The single most important thing necessary for invention success, more than a patent or a cool design, more important even than funding, is a critical mass of customers.
Almost everything else has a solution. However, if there are not enough customers for your invention, if not enough people feel the itch and the need to scratch it, then your invention will fail. Game. Set. Match. Do not even start the competition. You lose even before you start.
How do you confirm there will be customers? You start with a survey. Surveys are difficult to do well, especially if you are hoping for a specific answer. As the inventor you are likely to ask questions in a way that will get you answers you want to hear. This is especially true when you ask friends and family in person; but it also extends to strangers you might ask face to face, and even to online surveys where you create the presentation and write the questions yourself. The trick to doing a survey well is to present everything in a neutral manner. A third party professional will almost always do a far better job than you can do for yourself. However, you can do it yourself if you pay attention to being neutral and follow these guidelines:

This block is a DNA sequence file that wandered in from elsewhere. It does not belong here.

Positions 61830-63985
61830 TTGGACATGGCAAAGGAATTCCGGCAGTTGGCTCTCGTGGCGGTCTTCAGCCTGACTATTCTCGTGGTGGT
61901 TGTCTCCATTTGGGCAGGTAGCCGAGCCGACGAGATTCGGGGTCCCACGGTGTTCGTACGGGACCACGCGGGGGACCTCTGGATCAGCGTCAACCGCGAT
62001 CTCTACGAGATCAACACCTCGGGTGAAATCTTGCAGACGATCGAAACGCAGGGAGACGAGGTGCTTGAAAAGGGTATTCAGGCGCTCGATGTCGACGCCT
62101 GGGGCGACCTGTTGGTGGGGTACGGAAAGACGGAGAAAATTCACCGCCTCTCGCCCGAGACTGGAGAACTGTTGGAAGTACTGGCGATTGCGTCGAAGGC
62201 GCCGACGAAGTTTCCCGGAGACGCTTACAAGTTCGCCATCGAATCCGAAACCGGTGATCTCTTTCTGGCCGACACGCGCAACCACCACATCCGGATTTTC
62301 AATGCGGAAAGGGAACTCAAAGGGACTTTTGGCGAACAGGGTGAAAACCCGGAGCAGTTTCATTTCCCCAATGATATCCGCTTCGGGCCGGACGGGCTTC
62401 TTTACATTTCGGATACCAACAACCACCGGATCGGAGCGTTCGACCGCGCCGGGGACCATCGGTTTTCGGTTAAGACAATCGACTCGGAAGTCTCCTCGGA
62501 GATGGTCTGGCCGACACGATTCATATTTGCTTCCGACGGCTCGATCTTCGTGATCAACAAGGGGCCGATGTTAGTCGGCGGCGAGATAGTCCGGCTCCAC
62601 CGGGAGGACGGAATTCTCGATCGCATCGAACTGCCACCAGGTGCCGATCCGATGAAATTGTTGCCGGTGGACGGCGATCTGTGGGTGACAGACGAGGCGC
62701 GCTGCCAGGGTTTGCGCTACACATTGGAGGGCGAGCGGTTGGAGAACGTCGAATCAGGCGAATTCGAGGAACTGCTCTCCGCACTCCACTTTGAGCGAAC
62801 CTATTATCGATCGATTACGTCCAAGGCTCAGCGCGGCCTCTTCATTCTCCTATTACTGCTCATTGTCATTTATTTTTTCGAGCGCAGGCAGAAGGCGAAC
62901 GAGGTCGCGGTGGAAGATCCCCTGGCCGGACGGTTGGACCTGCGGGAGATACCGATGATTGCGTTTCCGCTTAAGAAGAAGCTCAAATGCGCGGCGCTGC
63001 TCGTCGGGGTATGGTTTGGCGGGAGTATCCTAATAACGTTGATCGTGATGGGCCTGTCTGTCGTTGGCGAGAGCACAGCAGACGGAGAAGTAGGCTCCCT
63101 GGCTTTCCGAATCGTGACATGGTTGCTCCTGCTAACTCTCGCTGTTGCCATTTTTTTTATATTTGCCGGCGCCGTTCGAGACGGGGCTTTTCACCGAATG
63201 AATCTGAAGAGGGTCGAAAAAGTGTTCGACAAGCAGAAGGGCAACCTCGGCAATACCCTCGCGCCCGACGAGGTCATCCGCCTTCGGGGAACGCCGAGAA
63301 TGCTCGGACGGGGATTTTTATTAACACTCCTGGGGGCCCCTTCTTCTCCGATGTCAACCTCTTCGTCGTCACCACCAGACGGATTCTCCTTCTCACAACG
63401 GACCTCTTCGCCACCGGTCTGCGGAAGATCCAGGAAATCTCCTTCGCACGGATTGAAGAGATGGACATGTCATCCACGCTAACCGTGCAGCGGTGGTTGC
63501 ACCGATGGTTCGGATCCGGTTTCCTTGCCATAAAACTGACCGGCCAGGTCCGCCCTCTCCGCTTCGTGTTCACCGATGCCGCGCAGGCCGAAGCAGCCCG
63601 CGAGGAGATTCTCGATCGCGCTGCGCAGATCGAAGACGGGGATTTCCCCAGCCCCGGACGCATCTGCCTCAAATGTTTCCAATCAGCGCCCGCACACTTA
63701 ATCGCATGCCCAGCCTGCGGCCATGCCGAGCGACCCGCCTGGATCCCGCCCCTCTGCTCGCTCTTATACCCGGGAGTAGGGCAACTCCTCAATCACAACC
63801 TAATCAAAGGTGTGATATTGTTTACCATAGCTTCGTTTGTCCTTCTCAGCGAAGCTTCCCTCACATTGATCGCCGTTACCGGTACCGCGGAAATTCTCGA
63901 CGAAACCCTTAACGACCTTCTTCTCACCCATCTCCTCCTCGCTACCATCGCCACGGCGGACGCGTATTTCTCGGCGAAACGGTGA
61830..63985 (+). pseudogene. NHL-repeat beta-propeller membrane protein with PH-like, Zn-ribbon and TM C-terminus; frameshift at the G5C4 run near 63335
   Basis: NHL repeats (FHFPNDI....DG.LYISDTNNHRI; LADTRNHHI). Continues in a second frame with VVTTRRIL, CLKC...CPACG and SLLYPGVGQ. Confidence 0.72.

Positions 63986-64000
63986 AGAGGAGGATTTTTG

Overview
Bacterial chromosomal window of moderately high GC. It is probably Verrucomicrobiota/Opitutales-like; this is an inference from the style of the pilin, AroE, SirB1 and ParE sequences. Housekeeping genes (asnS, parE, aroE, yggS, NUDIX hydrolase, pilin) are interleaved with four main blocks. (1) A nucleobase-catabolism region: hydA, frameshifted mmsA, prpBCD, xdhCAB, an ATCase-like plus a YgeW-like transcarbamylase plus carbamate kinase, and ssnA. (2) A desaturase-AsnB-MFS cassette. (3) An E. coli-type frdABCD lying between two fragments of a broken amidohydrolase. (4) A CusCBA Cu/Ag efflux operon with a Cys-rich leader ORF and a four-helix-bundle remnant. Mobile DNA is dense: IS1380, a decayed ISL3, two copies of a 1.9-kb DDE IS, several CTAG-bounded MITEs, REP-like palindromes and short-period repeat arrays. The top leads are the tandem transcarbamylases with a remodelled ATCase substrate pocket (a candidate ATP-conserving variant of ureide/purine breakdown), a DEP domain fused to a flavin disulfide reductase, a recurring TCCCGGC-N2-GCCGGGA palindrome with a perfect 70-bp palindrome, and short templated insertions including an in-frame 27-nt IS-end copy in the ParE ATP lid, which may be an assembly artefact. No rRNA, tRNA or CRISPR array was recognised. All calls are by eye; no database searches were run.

- Use an online platform like Survey Monkey to host your survey. Online surveys avoid the biases typical of face-to-face surveys.
- Use a template or follow an example to develop your questions. Survey Monkey's New Product Survey Template is a great way to start - but it is missing the critical question...
- The critical question: "Would you buy this product for $______ ?
a) Yes. I'd buy it today.
b) Probably. I'd buy it in the next week or two.
c) Maybe in the future.
- If you do not have a cost/price, set the price for the question above at the price you find for items of similar complexity on Amazon or other online site.
- If you get 50% or more checking off "Today" and "Soon", you have reason to feel encouraged. If less than 50%, you will want to take a closer look and maybe reconsider (note that these answers are a guideline to possible success, not a forecast of sales).